Since Friends Reunited was launched 22 years ago, the popularity of social media has grown exponentially so that it’s now an integral part of our daily lives. Alongside posting holiday snaps and news about life’s ups and downs, it can help us with everything – from selling houses to finding a local plumber to promoting your business and networking. Whilst it has a vital part to play in keeping people connected with others, social media misuse has also become a recognised source of mental ill health issues and it is increasingly relied on to evidence misconduct at work. So do we need to reconsider the benefits of using social media for work?
We know that WhatsApp and other social media platforms can be excellent for engaging with each other and for managing remote teams. With its ease of communication, flattening of hierarchies and acting as a virtual ‘watercooler’, social media is an ideal hub for people to come together especially when working remotely, to have conversations that may spark new ideas, products or other business improvements. What’s more, the security of the messages is ensured due to the ‘end-to-end’ encryption, which means only the messenger and the recipient/group can see the message.
Recent research by Guild has shown that more than 50% of workers use messaging apps for workplace communication and 38% for work-related matters and this is likely to continue to increase. Unfortunately, there is a downside though as an increasing number of our clients are seeking our advice on managing grievances and claims for bullying and harassment which involve inappropriate WhatsApp or other social media messaging.
The complaints commonly arise from:
• Being excluded from groups and plans for after work social activities
• Gossip or ‘banter’ and inappropriate language being used in messages
• Inappropriate pictures or videos being shared.
Both new joiners and existing staff are at risk of being excluded from unofficial WhatsApp groups or other social media channels and this could lead to successful claims of unlawful discrimination under the Equality Act 2010 and bullying. Staff are often unaware that they could be personally liable themselves for bullying and harassment claims, as well as being exposed to civil or criminal complaints under the Protection from Harassment Act 1997.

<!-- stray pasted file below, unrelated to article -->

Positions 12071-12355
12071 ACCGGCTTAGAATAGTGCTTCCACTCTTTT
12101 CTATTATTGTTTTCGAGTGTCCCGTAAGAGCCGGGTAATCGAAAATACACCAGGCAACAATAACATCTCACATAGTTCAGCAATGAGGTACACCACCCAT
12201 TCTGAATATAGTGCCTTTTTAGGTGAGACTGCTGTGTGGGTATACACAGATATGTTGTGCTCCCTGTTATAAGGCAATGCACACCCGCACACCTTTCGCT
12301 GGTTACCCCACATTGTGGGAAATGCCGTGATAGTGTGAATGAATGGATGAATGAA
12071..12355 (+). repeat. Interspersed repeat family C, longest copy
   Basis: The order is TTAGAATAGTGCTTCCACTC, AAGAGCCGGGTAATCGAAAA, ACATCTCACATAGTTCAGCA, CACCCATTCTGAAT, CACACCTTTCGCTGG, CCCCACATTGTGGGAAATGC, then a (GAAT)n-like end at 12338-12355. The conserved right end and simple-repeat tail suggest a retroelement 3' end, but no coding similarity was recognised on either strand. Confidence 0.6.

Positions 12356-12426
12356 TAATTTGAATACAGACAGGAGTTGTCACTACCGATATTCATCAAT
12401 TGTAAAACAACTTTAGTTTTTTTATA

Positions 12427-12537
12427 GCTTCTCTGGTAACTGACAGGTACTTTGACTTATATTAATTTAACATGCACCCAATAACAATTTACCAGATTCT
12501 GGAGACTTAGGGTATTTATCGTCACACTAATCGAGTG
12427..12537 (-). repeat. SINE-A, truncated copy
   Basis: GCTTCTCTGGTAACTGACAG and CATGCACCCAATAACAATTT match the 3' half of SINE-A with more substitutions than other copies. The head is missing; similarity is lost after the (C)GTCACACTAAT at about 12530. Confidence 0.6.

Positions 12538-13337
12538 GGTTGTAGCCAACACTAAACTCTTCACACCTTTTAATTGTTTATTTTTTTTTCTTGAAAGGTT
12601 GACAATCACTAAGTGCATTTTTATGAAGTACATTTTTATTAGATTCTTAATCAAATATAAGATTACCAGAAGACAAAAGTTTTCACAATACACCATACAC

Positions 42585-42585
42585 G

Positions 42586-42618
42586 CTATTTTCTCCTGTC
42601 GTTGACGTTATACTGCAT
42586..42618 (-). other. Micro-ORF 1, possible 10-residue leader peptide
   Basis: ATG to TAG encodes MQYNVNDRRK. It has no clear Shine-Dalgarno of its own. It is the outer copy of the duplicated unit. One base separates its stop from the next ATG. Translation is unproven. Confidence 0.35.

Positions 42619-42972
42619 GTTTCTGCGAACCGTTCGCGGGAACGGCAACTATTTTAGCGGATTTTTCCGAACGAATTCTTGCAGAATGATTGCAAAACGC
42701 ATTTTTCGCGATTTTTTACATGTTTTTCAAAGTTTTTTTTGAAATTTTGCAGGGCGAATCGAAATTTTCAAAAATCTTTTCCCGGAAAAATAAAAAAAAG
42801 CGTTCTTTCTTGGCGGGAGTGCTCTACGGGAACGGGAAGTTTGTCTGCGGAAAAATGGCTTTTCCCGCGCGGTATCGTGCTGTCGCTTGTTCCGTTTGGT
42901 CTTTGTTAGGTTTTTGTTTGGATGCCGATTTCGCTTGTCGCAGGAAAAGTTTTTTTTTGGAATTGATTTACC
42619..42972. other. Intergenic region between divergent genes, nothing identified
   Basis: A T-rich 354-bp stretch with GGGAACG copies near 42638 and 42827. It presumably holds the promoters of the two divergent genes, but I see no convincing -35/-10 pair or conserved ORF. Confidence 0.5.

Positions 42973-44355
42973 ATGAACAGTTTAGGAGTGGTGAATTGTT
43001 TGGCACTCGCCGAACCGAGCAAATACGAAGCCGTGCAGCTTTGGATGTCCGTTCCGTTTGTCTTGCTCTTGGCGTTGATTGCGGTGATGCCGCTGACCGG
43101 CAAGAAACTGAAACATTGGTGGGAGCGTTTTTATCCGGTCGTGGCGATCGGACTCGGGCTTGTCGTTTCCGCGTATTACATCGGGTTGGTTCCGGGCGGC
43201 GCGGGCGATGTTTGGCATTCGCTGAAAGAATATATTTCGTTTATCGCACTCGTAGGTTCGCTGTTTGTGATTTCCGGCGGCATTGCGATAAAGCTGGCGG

What’s also become apparent from our experience is that most people don’t appreciate messages they exchange on social media platforms, could be used as evidence against them later. We often encounter Directors who have set up “the Directors WhatsApp” group, where they exchange ‘open and frank’ work related messages, without being aware that these messages are disclosable in Employment Tribunals. This can lead to some red faces when they have to explain what they meant when they said X,Y and Z about one of their staff. This can be addressed by ensuring all staff understand that even messages which are exchanged on their private devices, and in their own time, can become publicly available in a Tribunal or Court hearing later. It’s critical to ensure that everyone knows that what you put in writing on social media, could come back to haunt you one day.
Having clear policies in place is a first step to address these concerns, but you also need to train your team on what is acceptable when using social media, both in and out of work. They also need to know what the consequences of breaching the policy could be. This not only includes dismissal, but the potential for claims being brought against them previously for discrimination, if the messages constitute, for example, sexual harassment.
One other common mistake employers sometimes make with social media is to assume there’s no need to carry out a full investigation when a complaint is made about it. It’s important that managers recognise they have to take social media misuse seriously. Again, this is where training can play an important role in ensuring all managers and their teams know about this and operate in the same consistent way.
Often employers don’t know about groups that exist on Whats App. We recommend employers carry out
an audit to establish which social media platforms are being used by staff so that the employer can decide what should be their official stance on what platforms are used for work purposes.
Employers also need to keep up to date and be alert to new apps and trends to make sure their policies continue to be fit for purpose as technology develops.
Changes in the way we approach social media could be forced upon employers. The TUC is pushing for the right to disconnect following the recent implementation of this right in Belgium, Northern Ireland and other jurisdictions in the EU. It’s designed to limit out of work hours contact with employees. With remote working, we have seen a greater reliance on electronic communication and a change in approach as managers may think that it’s okay to send social media messages out of working hours rather than an email. Of course, the employee may still be accessing their personal messages and may spot the work-related ones, placing them under pressure to respond out of hours. There is also the added risk of claims arising from out of hours messaging, becoming overfriendly or inappropriate after the consumption of alcohol.
There is no doubt there are risks with the increasing use of social media platforms at work. While the use of social media platforms for work purposes is here to stay it is time for employers to review their approach and recognise that it does need to be considered more carefully managed, and more effectively. With the right policies and training to ensure we use social media in the right way, there is no doubt it’s a powerful tool we can all benefit from.
Pam Loch, Employment Law Solicitor and Managing Director of Loch Associates Group